JACKSONVILLE, Fla. -- Before the NFL draft, Laviska Shenault wanted to make sure NFL general managers understood who he is, what drives and motivates him, and showcase the kind of player he was at Colorado and what he could bring to an NFL team.
So he wrote a letter and published it in The Players' Tribune the day before the draft began. Toward the end, after the highlight clips, is a line that stands out: "I feel like I'm a combination of three different receivers -- Jarvis Landry, Julio Jones and Larry Fitzgerald."
Before the rush to judge Shenault, the Jacksonville Jaguars' second-round draft pick, as arrogant, know that Shenault isn't saying he is as good as those three players. He’s saying he has traits of all three, traits that give him a chance to be an impact player.
Let him explain:
On Landry: "Everyone knows he plays with that dog mindset and that dog mentality, and he says it and he makes it known. He's not a big receiver at all. It's not about the size, it's about the attitude he plays with and how aggressive he plays, and I think I do the same thing."
On Jones: "He's just like a freak and he can do anything, do everything. We've seen him do everything so that's just that can-do-everything type of athlete and I think I can do the same thing."
On Fitzgerald: "He's just like a business person. When he gets on the field, you already know he's strictly about business and he's going to get the job done."
The Jaguars certainly would be happy if Shenault turned out to be as good as any of those three. For now, though, they're just trying to figure out how best to use the former Colorado standout. Coach Doug Marrone's early thoughts are to do pretty much what the Colorado coaches did in Shenault's three seasons: put him everywhere.
Shenault lined out wide, in the slot, at tight end and in the backfield during his career. While he put up good numbers as a receiver (149 catches for 1,943 yards and 10 touchdowns), he also was pretty good as a ball carrier: 42 carries for 180 yards and seven TDs while averaging 6.7 yards per carry.
Some of that came on end-arounds, but Shenault also lined up as a running back, too -- and he sometimes did a pretty good imitation of Marshawn Lynch by lowering a shoulder and running through defenders. He did that receiver, too, which is one of the reasons the Jaguars have been high on him for two years.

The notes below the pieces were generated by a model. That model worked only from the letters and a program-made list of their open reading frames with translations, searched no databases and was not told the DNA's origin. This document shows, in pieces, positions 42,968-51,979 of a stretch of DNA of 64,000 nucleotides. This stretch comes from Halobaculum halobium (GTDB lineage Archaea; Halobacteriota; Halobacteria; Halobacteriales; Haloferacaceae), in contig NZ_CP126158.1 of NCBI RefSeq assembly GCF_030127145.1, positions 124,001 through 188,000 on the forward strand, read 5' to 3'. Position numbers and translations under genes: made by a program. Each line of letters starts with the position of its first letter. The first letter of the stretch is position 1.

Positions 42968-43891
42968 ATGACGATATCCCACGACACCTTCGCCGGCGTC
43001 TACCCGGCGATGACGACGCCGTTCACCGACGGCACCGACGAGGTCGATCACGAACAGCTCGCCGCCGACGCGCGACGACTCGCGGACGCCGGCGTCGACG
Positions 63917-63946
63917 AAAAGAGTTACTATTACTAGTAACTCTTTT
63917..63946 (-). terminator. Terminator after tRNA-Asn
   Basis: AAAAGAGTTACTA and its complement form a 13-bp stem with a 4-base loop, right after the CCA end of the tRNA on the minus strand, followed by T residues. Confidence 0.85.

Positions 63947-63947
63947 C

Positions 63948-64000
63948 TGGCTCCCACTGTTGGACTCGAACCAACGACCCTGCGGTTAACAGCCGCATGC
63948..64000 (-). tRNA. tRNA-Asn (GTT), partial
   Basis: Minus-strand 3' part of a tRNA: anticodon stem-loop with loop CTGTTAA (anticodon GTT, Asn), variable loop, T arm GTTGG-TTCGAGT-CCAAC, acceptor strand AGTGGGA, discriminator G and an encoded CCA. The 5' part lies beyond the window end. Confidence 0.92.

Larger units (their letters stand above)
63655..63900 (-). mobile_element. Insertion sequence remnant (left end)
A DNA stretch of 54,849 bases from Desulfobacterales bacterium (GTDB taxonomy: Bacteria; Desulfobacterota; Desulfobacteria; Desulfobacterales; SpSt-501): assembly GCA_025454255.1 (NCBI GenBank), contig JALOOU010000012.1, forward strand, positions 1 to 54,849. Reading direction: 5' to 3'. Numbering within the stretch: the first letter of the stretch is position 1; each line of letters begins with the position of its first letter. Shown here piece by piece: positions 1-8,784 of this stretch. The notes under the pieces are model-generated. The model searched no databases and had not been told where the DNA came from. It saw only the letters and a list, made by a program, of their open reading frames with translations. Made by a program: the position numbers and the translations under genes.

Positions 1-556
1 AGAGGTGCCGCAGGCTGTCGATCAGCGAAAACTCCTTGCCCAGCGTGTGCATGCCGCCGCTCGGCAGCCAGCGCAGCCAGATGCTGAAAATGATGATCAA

"I saw him play live in his first game back this year against Oregon and so you see him in person and he looks like a linebacker," said Mark Ellenz, the Jaguars' director of college scouting. "And he's really good with this RAC, his run after catch, not only with burst and explosive speed, but he's a strong kid that can break tackles, so he blends a lot of things together."
Actually, a better physical comparison for Shenault might be Jaguars running back Leonard Fournette. Shenault measured 6-foot-1 and 227 pounds at the NFL combine, which makes him an inch taller and a pound lighter than Fournette's listing on the Jaguars' official roster.
They pretty much run the same way, too -- trying to go through defenders.
That means the Jaguars don't have to only have Shenault carry the ball on end-arounds or reverses. They can hand it to him as a traditional running back and Marrone even talked with new offensive coordinator Jay Gruden about using Shenault as a Wildcat QB.
He told Shenault the same thing after the Jaguars took him with the 42nd pick last Friday.
"You can put him in the backfield. He can play Wildcat," Marrone said. "You can put him as the F tight end. You can do a lot of things with him. You see it on his tape in 2018 and 2019. That's one of the things we looked at.
"We went back there and I said [to Shenault], 'Look, we can do all those things but the whole key is going to be how well you grasp it, how well you pick it up.' Because if he can, make no mistake about it, we want to be able to do those things."